Scholarly Communication & Copyright
The term scholarly communication has traditionally referred to the cycle of creation and dissemination of research and published works in academia. The library acquires books and journals to support faculty research. Faculty use these materials to produce increasingly sophisticated drafts, conference papers, pre-prints, peer-reviewed journal articles, and books. The library acquires those new materials to complete the cycle and stimulate new work.
Today the crisis in scholarly communication refers to the breakdown of that cycle. University faculty members create new work, then give it away free to publishers who resell it back to the university at sometimes exhorbitant prices that libraries cannot sustain. Arguably, the old model is collapsing and new models must emerge. A Web page on the Scholarly Communication issue has further details.
One important strategy focuses on improving authors' retention of their rights when they publish. This allows authors to control subsequent distribution of their work (including for teaching, research, discussion, and local archiving) and may help reduce publishers' monopoly over certain kinds of information.Other strategies include the following:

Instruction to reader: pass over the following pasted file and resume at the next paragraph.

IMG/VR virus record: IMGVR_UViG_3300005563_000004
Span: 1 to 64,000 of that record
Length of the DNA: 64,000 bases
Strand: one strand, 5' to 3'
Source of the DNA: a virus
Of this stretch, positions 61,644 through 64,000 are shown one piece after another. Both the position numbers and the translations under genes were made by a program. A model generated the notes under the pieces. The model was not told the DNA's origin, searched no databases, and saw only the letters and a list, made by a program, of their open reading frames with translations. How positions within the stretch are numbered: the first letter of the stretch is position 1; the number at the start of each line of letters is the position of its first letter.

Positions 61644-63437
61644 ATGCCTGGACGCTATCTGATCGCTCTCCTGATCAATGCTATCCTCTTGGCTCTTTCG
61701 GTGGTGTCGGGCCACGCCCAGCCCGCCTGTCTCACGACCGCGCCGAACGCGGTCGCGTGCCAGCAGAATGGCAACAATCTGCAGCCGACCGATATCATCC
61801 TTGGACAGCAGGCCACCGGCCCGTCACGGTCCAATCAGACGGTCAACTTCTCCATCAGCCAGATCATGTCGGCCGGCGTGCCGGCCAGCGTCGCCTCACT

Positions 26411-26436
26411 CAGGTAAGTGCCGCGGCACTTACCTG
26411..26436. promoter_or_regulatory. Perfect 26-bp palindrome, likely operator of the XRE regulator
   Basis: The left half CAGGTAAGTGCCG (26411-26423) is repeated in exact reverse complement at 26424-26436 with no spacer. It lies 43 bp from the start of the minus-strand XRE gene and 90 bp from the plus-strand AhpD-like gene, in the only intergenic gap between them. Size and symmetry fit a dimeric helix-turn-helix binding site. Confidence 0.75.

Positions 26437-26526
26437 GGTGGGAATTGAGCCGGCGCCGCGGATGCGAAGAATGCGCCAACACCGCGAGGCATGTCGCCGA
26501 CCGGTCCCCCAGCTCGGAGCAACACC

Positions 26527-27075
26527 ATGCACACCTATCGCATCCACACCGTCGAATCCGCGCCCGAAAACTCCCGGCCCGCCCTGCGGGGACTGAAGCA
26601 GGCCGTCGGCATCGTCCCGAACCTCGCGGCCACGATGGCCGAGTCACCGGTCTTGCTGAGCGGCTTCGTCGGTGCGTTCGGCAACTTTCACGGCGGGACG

- Professional choices. Authors, reviewers,
editors, and professional organizations can decline to provide
material for "offending" publishers,
or choose to publish in open access journals or more reasonably
- Serials pricing. Libraries increasingly turn
to consortial arrangements or choose between print and electronic
access to mitigate rising costs of journals.
- Alternative publishing models. Some libraries
and universities are hosting new publishing venues (often digital),
including institutional repositories. (See DigitalCommons@UConn and its copyright
- Open access. Publications are made available for free, usually on the Internet, with funding coming from sources other than subscriptions, such as scholarly organization or institutional sponsorship, memberships, etc.